Stratasys and threeASFOUR Debut NYFW Collection, Featuring a Dress with Elements 3D Printed Directly on the Fabric
As is the case with many other industries, from aerospace and medical to automotive and military, 3D printing has been infiltrating the world of fashion…and what better venue to highlight the combination of technology and textiles than New York Fashion Week? Held in September and February, the semi-annual New York Fashion Week (NYFW) series of events is one of the world’s four major fashion weeks.
Years ago, New York City design firm threeASFOUR founded an avant garde fashion label that frequently uses 3D printing in its garments, which we’ve seen at previous NYFW events. For the September 2019 series, the company teamed up again with frequent collaborator Stratasys for a truly innovative runway look: the first high fashion garment with elements that were 3D printed directly onto the fabric itself. The Chro-Morpho collection, introduced at the firm’s fall/winter runway show, shows that 3D printing on clothing has commercial potential.
“This has significant implications from a business perspective,” Craig Librett, the Senior Public Relations & Public Affairs Manager for Stratasys, told us. “Instead of creating elements separately – and manually affixing them later – this new technique enables fashion houses and brands to develop hundreds of exclusive pieces with 3D printed elements that can be sold and worn on the mass market.”
With a few exceptions, most 3D printed fashion consists of elements that are 3D printed separately, and later affixed to the garment itself. But Stratasys believes that 3D printing directly onto textiles could really help open up the technology’s “commercial viability” in terms of functional, flexible, and modern apparel.
“Within the next two years, I believe consumers will be able to purchase an array of 3D-printed garments from high-fashion brands. And the result will be access to an explosion of unique color and texture combinations that are simply not possible through traditional methods,” Stratasys Art, Design and Fashion Director Naomi Kaempfer said in a press release.
Stratasys worked with threeASFOUR and fashion designer Travis Fitch to create the Chro-Morpho collection, which was inspired by the color morphology and light filtering of butterly and insect wings. For instance, a Greta-Oto dress from the collection uses a lenticular effect, engineered by Stratasys, to play with both color and light – spherical cells made of photopolymers the size of fish scales were 3D printed directly onto polyester, which causes the piece’s color to shift each time it moves.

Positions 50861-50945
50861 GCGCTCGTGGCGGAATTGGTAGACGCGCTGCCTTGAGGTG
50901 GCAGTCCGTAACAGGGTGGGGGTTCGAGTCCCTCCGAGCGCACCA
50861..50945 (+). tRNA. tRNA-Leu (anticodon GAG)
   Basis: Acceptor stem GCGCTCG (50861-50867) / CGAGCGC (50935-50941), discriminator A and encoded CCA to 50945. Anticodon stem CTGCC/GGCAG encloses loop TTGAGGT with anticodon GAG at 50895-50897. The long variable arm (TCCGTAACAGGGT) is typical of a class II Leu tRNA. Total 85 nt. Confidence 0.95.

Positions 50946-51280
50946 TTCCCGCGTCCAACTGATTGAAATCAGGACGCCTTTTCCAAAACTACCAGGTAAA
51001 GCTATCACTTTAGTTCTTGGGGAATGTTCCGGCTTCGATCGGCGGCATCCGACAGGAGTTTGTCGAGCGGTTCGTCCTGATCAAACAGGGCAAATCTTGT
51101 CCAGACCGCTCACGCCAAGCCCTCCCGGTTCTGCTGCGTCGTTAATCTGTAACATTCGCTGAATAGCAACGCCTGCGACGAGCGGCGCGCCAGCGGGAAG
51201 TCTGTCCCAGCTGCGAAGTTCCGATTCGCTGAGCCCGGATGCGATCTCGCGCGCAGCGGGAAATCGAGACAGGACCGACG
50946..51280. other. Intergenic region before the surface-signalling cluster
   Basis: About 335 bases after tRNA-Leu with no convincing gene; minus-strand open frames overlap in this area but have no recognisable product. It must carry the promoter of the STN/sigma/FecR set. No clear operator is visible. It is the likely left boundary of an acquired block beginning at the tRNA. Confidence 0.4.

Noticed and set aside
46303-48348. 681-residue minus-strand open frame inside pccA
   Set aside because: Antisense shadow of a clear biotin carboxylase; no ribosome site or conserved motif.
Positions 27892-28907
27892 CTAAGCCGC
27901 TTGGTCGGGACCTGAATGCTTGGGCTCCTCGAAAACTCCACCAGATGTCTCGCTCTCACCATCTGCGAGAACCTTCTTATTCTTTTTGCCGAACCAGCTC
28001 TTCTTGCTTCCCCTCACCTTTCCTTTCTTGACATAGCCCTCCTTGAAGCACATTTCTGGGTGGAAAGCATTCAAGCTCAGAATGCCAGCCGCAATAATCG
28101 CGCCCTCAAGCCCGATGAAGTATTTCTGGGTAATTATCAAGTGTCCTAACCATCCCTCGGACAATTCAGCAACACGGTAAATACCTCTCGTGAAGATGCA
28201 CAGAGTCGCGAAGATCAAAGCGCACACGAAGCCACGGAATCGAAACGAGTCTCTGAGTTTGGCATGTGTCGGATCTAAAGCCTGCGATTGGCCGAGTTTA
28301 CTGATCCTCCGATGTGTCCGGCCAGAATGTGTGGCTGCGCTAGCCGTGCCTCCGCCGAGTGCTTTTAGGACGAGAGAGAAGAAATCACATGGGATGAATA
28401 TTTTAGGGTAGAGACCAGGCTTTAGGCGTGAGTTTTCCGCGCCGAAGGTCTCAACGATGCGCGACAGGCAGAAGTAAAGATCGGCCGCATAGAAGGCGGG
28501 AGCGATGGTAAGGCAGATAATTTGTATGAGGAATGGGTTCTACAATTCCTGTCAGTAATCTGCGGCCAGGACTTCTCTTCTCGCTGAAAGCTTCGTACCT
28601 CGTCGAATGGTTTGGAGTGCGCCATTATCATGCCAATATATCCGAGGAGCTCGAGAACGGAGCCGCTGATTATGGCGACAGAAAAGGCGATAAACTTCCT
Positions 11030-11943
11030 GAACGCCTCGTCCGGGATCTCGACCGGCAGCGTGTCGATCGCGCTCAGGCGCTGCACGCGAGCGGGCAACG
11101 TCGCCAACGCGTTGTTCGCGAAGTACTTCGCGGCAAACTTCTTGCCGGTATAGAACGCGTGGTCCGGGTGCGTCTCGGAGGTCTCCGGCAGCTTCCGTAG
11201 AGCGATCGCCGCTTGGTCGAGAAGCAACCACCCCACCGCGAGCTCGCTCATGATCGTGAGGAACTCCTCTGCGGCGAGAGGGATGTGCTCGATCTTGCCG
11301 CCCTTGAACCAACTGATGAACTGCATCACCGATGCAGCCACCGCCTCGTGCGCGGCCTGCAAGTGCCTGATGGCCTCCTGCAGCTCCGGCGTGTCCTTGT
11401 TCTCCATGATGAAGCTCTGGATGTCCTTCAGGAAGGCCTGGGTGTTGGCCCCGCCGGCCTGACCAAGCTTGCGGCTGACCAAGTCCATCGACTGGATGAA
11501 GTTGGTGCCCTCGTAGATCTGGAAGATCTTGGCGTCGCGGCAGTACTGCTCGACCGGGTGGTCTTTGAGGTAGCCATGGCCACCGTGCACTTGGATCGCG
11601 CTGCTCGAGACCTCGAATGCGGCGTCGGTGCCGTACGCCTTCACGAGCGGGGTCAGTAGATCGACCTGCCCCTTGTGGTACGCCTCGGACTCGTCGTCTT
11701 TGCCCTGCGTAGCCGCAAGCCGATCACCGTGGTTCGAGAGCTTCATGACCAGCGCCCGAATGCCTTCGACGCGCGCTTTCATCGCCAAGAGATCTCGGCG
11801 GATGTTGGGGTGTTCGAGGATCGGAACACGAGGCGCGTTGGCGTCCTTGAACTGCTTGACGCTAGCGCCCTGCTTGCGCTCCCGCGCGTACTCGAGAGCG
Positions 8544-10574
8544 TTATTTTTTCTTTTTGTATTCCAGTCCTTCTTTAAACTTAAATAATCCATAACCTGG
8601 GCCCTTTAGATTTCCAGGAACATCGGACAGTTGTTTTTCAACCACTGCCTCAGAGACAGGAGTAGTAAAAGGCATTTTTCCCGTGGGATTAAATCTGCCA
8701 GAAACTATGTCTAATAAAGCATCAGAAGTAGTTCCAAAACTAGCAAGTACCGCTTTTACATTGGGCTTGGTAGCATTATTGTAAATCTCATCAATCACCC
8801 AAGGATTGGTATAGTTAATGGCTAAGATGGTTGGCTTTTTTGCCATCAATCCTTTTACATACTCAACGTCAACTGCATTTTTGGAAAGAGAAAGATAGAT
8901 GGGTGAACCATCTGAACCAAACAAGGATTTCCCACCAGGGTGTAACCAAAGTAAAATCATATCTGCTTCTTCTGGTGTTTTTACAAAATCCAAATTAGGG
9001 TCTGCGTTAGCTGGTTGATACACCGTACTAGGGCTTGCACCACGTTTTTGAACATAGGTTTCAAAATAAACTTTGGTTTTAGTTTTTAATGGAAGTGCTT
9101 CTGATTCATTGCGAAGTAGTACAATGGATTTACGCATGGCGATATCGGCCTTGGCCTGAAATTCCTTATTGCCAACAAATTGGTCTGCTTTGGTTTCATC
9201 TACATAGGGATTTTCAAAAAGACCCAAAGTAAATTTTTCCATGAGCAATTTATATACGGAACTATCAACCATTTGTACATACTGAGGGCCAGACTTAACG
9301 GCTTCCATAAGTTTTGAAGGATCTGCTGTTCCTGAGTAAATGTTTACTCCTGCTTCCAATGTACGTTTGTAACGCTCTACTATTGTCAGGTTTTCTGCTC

“We’ve created the skin-like illusion of switching shades and depth to portray the insect’s innate camouflage, color diversion and luminosity. With 3D design and printing, we’ve embodied the fragility and light wing movement of the butterfly. It’s a stunning display of nature, fashion and technology,” explained Adi Gill, Co-Founder and Creative Director of threeASFOUR.
The dress has 27 parts made up of thousands of cells – each piece is made up a clear lens that contains strips of color inside. All told, it took about 17 hours to 3D print the polymers onto the dress using the Stratasys J750 3D printer, which just made its NYFW debut but has been previously used in fashion 3D printing.
The full-color, multimaterial PolyJet 3D printer is able to produce over 500,000 different combinations of colors, gradients, textures, and transparencies. Designers can enjoy more design freedom, as the system is able to handle the microscopic layers and delicate geometries of 3D printed garments, and the J750 is also beneficial to a designer’s business, as it can replace multiple manufacturing machines, make the supply chain simpler, and save on time, cost, and space.
This latest NYFW project with threeASFOUR and Fitch is a major step forward for Stratasys in its quest to combine 3D printing with fashion for high-end clothing and, hopefully, series production in the future, for those of us who can’t afford clothing pieces right off the runway. According to Kaempfer, 3D printed fashion is more about working with fabric materials, instead of just replacing them.
“Soft, lithe fabric touches the skin, while 3D-printed designs adorn the outer garment,” Kaempfer said. “This approach, developed through months of collaboration and testing, was the only way to realize the designers’ vision. It brings the intricacy, nuance and splendor of the dresses to life.”
In order to encourage artists, designers, engineers, and scientists to explore using 3D printing for fashion, Stratasys is also providing its PolyJet technology to the European Union Re-FREAM program, which is funded by the EU’s Horizon 2020 program and part of the broader Science, Technology & the Arts (STARTS) initiative.
Kaempfer explained, “We are always looking to revolutionize manufacturing methods, pioneer new design options, and inspire designers and students to create without boundaries. Our mission is to change the way people think about design and to redefine what’s possible.”
The collaborative, 3D printed Chro-Morpho collection will travel around to museums across the US once NYFW is over. Starting on October 21st, you can see it on display for yourself at the Philadelphia Museum of Art’s “Designs for Different Futures” exhibition, and in 2020 the collection will head to both the Art Institute of Chicago and the Walker Art Center in Minneapolis, Minnesota.
Discuss this story and other 3D printing topics at 3DPrintBoard.com or share your thoughts in the Facebook comments below.[Images: Stratasys]
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